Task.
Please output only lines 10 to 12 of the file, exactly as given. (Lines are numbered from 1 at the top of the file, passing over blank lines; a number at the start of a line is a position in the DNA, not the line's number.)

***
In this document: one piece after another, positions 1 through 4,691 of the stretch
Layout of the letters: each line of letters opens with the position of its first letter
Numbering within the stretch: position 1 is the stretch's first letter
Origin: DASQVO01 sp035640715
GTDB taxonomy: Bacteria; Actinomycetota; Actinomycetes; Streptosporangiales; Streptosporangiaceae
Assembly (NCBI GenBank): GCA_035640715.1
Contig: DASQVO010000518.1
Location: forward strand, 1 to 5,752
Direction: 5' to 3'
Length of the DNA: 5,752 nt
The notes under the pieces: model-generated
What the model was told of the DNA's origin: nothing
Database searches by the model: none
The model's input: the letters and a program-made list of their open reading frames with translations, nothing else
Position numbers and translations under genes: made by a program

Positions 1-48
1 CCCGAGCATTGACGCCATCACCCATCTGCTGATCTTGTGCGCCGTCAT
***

Length of the DNA: 5,752 nt
The notes under the pieces: model-generated
What the model was told of the DNA's origin: nothing